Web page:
Air travel may be less safe during the government shutdown, federal inspectors warn
As Miami International Airport prepares to close a concourse to departing flights amid a shortage of security screeners, Congressional Democrats used the terminal as an example of why the federal shutdown needs to end immediately.
Rep. Donna Shalala, newly elected to a Miami district, cited the planned closing of a Pizza Hut in MIA’s Terminal G Saturday afternoon as one of the ripple effects from a partial shutdown that’s about to be the longest in U.S. history.
“This is an impossible situation, and it’s absolutely irresponsible,” Shalala said during a press conference at MIA with fellow South Florida Democratic representatives Debbie Mucarsel-Powell and Debbie Wasserman Schultz and unions representing aviation and airport workers. “The economic impact of these shutdowns is simply horrible for our community.”
The Transportation Security Administration reported standard wait times at MIA Friday morning as the weekend rush began, statistics that were mirrored in modest lines throughout the day in the terminals.
The county-owned airport caused a stir Thursday night when it revealed plans to close Concourse G to outbound flights Saturday afternoon because TSA concluded it might not have enough screeners to keep the security checkpoint operating there amid a spike in unpaid workers not showing up for shifts.
Airport administrators noted the concourse was the slowest at MIA, and that about a dozen flights would be shifted out of G to other terminals. They predicted no disruption from the changes. Members of the media outnumbered passengers outside G Friday night as the CBS Evening News prepared to go live there with its report on the shutdown’s effects.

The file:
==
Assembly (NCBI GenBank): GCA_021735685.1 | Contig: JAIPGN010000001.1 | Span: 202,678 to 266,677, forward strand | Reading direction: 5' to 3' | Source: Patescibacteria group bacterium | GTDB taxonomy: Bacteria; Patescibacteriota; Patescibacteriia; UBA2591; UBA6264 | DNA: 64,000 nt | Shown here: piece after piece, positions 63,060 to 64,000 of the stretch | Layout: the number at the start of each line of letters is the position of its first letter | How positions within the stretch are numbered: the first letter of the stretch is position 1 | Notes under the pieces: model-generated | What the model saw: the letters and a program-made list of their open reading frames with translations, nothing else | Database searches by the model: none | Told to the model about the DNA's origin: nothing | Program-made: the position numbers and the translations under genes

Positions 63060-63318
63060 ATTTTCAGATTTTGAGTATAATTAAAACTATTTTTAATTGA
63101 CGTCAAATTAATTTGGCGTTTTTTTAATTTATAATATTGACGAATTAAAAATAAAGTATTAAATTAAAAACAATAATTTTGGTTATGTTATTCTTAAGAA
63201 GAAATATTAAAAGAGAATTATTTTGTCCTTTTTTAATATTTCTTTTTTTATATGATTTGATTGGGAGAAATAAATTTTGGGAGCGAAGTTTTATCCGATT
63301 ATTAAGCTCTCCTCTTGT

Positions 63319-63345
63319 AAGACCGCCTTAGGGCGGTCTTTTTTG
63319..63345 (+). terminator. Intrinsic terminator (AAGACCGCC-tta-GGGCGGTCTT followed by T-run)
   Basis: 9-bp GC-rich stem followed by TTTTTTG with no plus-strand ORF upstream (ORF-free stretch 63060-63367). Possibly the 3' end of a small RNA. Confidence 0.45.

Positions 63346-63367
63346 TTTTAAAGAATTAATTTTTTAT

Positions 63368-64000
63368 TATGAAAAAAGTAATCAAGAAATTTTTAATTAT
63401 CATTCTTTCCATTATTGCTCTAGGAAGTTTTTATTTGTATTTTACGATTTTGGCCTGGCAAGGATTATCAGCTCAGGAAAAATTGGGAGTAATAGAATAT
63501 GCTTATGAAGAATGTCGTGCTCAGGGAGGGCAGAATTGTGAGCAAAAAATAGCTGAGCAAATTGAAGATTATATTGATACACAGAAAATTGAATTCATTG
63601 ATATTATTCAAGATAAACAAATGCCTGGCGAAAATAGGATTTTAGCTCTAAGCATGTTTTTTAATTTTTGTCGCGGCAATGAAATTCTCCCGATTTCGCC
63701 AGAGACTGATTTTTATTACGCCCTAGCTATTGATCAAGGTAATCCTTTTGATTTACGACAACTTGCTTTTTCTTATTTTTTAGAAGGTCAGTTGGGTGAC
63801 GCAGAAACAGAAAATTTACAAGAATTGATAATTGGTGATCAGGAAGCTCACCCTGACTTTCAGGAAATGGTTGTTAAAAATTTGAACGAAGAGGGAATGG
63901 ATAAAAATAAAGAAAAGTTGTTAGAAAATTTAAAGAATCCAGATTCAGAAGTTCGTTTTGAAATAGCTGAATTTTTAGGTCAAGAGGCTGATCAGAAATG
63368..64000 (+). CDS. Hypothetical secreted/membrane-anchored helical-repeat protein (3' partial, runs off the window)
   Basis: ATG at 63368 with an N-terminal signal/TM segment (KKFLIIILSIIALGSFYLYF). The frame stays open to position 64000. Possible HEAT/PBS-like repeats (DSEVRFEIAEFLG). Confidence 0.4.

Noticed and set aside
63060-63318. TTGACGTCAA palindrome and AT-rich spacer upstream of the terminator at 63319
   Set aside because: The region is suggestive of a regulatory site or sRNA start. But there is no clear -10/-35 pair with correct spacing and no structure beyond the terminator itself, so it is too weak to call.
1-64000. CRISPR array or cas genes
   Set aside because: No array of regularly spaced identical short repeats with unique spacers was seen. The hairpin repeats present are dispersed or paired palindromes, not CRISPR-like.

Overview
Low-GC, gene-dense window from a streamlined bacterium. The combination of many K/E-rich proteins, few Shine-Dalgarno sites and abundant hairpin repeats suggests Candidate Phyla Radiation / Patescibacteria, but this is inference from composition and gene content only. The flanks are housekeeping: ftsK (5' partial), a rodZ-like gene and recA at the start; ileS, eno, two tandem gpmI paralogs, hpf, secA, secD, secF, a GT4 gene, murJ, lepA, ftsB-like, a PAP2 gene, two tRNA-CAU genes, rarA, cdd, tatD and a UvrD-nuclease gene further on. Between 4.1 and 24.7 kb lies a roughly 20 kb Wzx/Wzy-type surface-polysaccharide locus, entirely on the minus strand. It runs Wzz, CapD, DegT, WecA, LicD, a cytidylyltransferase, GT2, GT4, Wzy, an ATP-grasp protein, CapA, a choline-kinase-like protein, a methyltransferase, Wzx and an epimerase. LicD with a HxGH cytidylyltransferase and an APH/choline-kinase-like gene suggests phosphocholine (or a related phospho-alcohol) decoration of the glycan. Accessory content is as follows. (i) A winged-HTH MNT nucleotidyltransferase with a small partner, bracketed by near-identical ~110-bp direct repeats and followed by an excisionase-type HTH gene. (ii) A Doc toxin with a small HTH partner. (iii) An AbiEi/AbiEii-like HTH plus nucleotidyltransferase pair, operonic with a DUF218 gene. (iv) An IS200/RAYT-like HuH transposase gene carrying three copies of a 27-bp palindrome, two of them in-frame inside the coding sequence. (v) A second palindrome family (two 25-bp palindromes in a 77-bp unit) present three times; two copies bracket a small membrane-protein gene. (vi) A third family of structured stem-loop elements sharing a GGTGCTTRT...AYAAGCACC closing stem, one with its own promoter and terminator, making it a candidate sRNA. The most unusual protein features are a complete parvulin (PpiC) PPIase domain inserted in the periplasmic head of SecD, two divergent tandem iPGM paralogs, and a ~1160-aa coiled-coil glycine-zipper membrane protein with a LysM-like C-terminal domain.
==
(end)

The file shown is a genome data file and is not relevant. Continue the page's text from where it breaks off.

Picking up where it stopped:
But airport administrators said they couldn’t predict what the next week will bring if the shutdown continues over President Donald Trump’s demand that government spending bills for 2019 include about $5 billion for an expanded wall on the country’s southern border. Should more TSA workers call in sick, the county-owned airport is ready for more checkpoint closures.
“We’ll have to see,” said airport spokesman Greg Chin.
With Concourse G, home to United and smaller airlines, closing to outbound flights at 1 p.m. on Saturday, Sunday and Monday, restaurants and shops inside the terminal will shut down, too.
For now, retailers on Concourse G are planning to send workers to other locations at MIA, said Wendi Walsh of the Unite Here union, which represents hospitality workers in Miami. But she said the plan is short-term and might end if more concourses lose checkpoints. “We fear even more of the airport will close,” she said.
With the shutdown, TSA employees and other staffers considered crucial to safety and security are working without pay. Friday was the first time since the partial shutdown began Dec. 22 that a payday arrived with affected workers receiving no compensation.
Bill Kisseadoo, president of the Miami union for federal air-traffic controllers, said the missed payday has escalated the pressure on the roughly 100 workers at MIA’s control tower who are supposed to focus solely on helping planes take off and land safely.
“Many of them right now are struggling, because they have bills to pay,” he said. “This has become a big distraction in the workplace.”